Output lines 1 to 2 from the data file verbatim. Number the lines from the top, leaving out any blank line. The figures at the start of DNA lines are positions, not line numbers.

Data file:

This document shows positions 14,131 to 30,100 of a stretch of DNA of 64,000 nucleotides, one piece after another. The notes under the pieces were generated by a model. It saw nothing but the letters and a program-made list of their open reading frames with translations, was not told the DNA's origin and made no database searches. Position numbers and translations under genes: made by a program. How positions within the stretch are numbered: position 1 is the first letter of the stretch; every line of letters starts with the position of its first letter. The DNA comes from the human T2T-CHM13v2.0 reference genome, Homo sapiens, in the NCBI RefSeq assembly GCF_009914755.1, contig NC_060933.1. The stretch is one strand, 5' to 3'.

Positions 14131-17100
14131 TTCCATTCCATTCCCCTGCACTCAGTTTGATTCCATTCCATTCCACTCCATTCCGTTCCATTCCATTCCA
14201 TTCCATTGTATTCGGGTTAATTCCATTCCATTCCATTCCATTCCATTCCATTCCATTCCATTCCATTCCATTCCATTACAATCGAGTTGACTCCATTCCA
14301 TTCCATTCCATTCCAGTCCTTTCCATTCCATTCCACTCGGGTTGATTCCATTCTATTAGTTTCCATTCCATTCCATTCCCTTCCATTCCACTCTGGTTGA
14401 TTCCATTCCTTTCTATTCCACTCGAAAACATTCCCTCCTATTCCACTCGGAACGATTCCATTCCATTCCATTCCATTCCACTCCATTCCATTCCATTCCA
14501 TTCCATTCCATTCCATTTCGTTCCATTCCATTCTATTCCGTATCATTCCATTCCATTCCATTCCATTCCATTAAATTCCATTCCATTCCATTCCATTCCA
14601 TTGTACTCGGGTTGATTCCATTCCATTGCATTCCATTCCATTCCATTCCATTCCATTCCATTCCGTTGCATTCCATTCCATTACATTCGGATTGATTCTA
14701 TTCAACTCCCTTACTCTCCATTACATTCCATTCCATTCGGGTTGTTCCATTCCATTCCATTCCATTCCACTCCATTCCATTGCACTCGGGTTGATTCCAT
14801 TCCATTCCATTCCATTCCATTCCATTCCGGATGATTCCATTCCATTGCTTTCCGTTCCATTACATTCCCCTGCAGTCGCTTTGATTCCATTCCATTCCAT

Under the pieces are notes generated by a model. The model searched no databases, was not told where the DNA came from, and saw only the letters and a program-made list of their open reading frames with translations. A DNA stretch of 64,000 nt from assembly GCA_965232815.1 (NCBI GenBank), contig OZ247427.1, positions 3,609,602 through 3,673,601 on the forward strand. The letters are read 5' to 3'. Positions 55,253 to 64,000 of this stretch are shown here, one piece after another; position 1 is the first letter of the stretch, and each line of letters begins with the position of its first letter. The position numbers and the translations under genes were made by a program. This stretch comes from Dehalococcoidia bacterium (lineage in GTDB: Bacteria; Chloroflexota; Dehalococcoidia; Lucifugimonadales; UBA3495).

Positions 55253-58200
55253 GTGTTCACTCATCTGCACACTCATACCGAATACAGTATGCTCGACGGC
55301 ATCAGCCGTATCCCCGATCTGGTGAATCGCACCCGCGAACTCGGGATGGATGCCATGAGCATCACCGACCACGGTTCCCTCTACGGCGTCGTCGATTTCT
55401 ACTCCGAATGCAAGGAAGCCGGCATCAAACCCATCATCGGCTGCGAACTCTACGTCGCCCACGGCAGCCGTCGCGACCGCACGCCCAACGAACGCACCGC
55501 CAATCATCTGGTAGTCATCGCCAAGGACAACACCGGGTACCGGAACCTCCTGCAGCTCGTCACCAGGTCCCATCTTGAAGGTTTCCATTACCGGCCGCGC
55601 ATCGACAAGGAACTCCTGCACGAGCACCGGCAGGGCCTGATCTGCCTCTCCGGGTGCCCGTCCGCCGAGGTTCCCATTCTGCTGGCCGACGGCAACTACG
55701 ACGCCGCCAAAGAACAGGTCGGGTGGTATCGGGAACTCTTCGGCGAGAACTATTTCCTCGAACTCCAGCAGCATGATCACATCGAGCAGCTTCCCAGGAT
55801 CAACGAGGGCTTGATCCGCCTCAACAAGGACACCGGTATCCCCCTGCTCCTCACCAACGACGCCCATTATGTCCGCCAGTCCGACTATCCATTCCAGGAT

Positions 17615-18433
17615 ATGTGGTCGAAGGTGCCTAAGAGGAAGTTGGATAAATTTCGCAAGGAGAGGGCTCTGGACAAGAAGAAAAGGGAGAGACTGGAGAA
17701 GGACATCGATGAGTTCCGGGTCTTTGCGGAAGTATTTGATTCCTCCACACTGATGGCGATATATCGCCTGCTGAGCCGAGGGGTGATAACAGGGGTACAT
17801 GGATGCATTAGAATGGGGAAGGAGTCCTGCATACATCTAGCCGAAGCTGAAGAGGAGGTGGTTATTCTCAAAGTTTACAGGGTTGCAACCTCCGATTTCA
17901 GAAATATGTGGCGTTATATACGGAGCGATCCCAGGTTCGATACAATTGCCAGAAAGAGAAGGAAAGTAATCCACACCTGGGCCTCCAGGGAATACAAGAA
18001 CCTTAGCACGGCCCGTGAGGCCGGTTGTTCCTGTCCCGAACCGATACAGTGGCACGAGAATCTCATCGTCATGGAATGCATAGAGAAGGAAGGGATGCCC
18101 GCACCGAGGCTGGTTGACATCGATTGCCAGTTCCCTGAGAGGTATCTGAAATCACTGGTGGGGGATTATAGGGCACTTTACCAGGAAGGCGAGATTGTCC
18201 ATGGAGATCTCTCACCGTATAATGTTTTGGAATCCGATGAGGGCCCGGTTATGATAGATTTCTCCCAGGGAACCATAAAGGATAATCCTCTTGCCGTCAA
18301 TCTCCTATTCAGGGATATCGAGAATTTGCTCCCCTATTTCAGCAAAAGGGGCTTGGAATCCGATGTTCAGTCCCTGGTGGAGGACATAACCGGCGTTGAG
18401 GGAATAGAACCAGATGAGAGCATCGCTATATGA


This document shows positions 14,131 to 30,100 of a stretch of DNA of 64,000 nucleotides, one piece after another. The notes under the pieces were generated by a model. It saw nothing but the letters and a program-made list of their open reading frames with translations, was not told the DNA's origin and made no database searches. Position numbers and translations under genes: made by a program. How positions within the stretch are numbered: position 1 is the first letter of the stretch; every line of letters starts with the position of its first letter. The DNA comes from the human T2T-CHM13v2.0 reference genome, Homo sapiens, in the NCBI RefSeq assembly GCF_009914755.1, contig NC_060933.1. The stretch is one strand, 5' to 3'.

Positions 14131-17100